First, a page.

concurrent maximum tensile stress in the beam (in the same strain)" (also including "the ratio of the

compressive stress leading to the supposed compressive fracture in the beam to the concurrent maximum

tensile stress in the beam") are much fewer than these ratios of the beams not having typically linear strain

changes in the beam height during bending. In this way, supposed occurrence of the compressive fracture

in the beam made of the "Resilient Composite Systems" in bending potentially requires considerably more

5

strain and stress in bending compared to the similar beam not having typically linear strain changes in the

beam height during bending (which naturally means the rise of the surface under the stress-strain diagram

in bending up to the strain correspondent with the supposed compressive fracture in the beam).

In general, "beam fracture of primary compressive type in bending" could be occurred only when "the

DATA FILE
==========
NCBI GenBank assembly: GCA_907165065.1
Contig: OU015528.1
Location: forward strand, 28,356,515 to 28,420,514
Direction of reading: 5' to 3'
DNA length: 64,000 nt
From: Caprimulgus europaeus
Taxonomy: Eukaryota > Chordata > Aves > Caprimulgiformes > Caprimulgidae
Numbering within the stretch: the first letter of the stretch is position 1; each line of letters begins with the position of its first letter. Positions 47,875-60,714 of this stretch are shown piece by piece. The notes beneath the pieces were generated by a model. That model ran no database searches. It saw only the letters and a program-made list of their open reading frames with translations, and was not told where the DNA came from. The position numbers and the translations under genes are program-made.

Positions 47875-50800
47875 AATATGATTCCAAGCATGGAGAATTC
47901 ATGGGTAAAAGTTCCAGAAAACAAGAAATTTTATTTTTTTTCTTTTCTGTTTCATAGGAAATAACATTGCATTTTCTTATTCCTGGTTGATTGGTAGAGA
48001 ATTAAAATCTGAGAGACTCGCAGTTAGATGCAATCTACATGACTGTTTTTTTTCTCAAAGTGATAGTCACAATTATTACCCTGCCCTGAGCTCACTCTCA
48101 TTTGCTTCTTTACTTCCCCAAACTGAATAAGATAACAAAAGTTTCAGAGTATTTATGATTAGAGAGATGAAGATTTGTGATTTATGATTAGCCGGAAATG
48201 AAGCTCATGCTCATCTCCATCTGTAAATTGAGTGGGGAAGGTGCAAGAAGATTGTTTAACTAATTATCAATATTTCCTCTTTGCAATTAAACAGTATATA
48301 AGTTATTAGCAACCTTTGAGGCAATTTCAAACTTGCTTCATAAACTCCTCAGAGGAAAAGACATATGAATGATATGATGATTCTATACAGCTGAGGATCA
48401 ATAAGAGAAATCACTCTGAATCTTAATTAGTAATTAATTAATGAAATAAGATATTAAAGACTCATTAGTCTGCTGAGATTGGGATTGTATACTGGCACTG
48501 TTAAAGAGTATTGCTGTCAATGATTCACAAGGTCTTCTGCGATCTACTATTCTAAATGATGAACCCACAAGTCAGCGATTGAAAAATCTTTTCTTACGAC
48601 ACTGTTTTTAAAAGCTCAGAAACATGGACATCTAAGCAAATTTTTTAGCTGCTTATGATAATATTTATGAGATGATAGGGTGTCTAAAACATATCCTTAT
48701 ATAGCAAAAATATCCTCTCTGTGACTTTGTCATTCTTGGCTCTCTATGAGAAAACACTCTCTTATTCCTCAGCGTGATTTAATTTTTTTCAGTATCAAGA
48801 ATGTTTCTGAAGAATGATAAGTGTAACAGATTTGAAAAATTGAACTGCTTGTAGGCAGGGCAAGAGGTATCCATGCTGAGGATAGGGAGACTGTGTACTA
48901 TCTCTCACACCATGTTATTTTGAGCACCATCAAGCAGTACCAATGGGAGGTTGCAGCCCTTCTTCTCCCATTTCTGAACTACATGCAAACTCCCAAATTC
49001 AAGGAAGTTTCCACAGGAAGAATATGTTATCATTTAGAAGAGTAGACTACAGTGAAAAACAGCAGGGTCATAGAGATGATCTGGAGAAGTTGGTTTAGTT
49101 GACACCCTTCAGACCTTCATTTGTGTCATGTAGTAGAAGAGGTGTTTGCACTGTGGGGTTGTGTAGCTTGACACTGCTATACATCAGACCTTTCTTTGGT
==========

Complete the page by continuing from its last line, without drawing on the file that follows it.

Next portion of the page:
stress in bending required for the supposed tensile fracture occurrence in the beam" is more than "the

stress in bending required for the supposed compressive fracture occurrence in the beam". The possibility

of "beam fracture of primary compressive type in bending" has a direct relationship with "the ratio of the

tensile strength of the beam tensile block to the compressive strength of the beam compressive block"

multiplied by "the ratio of the compressive stress leading to the supposed compressive fracture in the

beam to the concurrent maximum tensile stress in the beam".

For instance; in the beams made of the lightweight materials as lightweight concretes, the modulus of

elasticity and so, "the ratio of stress to strain" and "the ratio of the stress leading to the said supposed

compressive fracture to the beam strain correspondent with the supposed beam compressive fracture" are

fewer than these ratios of the beams made of the concretes with higher densities. However, decrease of the